13. The method of claim 11, wherein the card-shaped line of weakness is spaced from the opening.

14. The method of claim 11, wherein the second panel includes a fourth portion and a fifth portion, the slit separating the fourth and fifth portions, the fourth portion similarly sized to the fifth portion.

15. The method of claim 14, wherein the fourth portion defines the pocket and the fifth portion includes the card-shaped line of weakness.

16. The method of claim 11, further comprising applying a release coating over a portion of the adhesive on the first portion, the portion corresponding in shape and size to the card-shaped line of weakness, the portion to be positioned immediately adjacent the card-shaped line of weakness when the first and second panels are coupled.

17. The method of claim 1, wherein the third portion includes two intersecting sides free of lines of weakness to enable access to the pocket.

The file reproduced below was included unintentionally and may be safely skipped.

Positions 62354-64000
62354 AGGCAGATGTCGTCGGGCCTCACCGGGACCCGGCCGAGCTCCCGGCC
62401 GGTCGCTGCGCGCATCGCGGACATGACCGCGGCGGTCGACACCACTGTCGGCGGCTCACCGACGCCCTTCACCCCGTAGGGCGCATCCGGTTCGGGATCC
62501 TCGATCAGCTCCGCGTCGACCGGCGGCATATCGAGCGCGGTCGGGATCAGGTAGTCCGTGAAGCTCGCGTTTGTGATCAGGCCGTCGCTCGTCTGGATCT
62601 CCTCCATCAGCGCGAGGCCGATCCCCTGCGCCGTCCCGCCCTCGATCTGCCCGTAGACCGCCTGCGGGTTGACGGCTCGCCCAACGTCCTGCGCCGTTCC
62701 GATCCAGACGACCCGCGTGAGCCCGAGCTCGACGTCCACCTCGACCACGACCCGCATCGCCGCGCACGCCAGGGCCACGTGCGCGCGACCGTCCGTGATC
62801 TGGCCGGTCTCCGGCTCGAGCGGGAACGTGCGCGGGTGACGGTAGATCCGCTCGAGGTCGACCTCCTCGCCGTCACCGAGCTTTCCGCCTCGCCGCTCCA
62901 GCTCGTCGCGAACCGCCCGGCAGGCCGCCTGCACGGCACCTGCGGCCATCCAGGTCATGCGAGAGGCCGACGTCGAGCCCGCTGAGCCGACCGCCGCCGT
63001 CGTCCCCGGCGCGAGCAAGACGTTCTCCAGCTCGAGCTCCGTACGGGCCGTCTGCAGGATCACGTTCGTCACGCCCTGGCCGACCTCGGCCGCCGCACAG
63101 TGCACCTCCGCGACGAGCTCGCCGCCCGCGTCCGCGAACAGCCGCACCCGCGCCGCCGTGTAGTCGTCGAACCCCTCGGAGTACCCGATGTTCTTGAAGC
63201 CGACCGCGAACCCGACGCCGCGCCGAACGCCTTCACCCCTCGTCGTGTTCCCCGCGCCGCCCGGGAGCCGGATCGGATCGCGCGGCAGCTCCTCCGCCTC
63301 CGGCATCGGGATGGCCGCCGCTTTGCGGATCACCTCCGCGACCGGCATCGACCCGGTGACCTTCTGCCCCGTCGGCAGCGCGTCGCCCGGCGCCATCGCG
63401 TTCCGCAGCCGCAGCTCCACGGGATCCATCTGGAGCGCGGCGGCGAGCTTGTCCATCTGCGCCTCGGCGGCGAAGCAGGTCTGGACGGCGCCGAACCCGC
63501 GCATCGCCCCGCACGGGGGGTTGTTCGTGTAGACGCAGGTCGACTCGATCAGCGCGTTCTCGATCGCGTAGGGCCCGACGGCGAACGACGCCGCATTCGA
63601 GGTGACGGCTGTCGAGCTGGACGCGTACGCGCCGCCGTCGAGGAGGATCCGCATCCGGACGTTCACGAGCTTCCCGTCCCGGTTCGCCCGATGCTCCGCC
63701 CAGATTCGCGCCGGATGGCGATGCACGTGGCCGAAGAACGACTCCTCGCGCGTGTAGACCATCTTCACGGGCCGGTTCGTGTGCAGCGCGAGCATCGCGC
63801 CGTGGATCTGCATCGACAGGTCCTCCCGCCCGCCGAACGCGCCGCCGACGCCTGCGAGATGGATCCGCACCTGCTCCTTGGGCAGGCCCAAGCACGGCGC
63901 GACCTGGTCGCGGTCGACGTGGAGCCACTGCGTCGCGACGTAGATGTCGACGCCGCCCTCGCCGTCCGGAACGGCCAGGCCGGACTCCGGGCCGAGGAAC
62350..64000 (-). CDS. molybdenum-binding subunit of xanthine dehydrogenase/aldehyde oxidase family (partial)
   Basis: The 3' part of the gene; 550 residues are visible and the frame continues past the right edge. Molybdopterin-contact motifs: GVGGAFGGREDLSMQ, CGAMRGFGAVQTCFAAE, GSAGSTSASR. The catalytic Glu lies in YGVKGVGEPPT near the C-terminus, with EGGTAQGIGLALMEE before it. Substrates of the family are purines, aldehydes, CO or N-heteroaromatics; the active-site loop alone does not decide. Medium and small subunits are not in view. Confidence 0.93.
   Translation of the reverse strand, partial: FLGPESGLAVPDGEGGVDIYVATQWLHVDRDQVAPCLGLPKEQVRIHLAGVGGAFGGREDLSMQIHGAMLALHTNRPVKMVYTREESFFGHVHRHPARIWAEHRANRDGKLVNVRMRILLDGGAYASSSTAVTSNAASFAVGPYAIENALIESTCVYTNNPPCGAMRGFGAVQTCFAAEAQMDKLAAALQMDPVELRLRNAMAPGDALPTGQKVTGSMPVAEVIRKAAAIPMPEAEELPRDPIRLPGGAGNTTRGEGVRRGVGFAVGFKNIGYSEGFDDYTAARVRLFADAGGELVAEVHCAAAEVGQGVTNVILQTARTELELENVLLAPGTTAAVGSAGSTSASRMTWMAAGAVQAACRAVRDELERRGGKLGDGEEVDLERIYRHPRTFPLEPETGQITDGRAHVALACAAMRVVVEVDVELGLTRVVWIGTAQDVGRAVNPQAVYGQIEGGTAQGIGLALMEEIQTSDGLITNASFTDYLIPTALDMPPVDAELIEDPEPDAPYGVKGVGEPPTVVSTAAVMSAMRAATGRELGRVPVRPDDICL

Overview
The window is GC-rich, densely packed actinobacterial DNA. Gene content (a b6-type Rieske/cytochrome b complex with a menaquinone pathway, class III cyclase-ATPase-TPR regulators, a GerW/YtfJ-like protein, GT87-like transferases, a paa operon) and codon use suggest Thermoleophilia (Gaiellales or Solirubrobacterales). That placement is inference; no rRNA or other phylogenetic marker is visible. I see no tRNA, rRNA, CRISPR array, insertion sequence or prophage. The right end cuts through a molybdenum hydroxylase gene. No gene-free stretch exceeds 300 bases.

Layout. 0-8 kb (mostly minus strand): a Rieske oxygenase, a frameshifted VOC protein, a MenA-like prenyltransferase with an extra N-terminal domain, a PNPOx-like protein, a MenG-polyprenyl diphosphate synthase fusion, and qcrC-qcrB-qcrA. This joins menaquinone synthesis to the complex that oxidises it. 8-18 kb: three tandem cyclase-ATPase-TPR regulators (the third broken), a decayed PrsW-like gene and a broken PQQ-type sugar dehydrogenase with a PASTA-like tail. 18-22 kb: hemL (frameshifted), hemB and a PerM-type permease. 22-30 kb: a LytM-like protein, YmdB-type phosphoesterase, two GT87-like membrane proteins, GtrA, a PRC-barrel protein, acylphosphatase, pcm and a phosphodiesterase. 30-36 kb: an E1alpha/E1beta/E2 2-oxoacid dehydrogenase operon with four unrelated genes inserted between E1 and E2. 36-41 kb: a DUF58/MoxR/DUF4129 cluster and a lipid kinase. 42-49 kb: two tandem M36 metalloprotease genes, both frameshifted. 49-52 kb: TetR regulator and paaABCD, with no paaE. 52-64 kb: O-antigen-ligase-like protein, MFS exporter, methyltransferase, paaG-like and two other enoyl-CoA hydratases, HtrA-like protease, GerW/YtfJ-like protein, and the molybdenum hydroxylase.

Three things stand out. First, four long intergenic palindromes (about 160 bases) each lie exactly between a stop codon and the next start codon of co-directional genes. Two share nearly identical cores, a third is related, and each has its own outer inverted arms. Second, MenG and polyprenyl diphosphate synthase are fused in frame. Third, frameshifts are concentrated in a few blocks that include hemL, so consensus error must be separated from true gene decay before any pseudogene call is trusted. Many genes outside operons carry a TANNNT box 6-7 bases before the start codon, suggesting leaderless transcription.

18. The method of claim 1, wherein the third portion is approximately half the size of the first panel.

19. The method of claim 1, wherein the slit is formed in the second panel.

20. The method of claim 1, wherein a fourth portion of the second panel defines the pocket, the third portion being similarly sized to the fourth portion.

21. The method of claim 1, wherein an interaction between the adhesive on the first portion forms a bottom of the pocket, the first fold line forms a first side edge of the pocket, and the second fold line forms a second side edge of the pocket based on the adhesive on the third panel adhering to the first panel.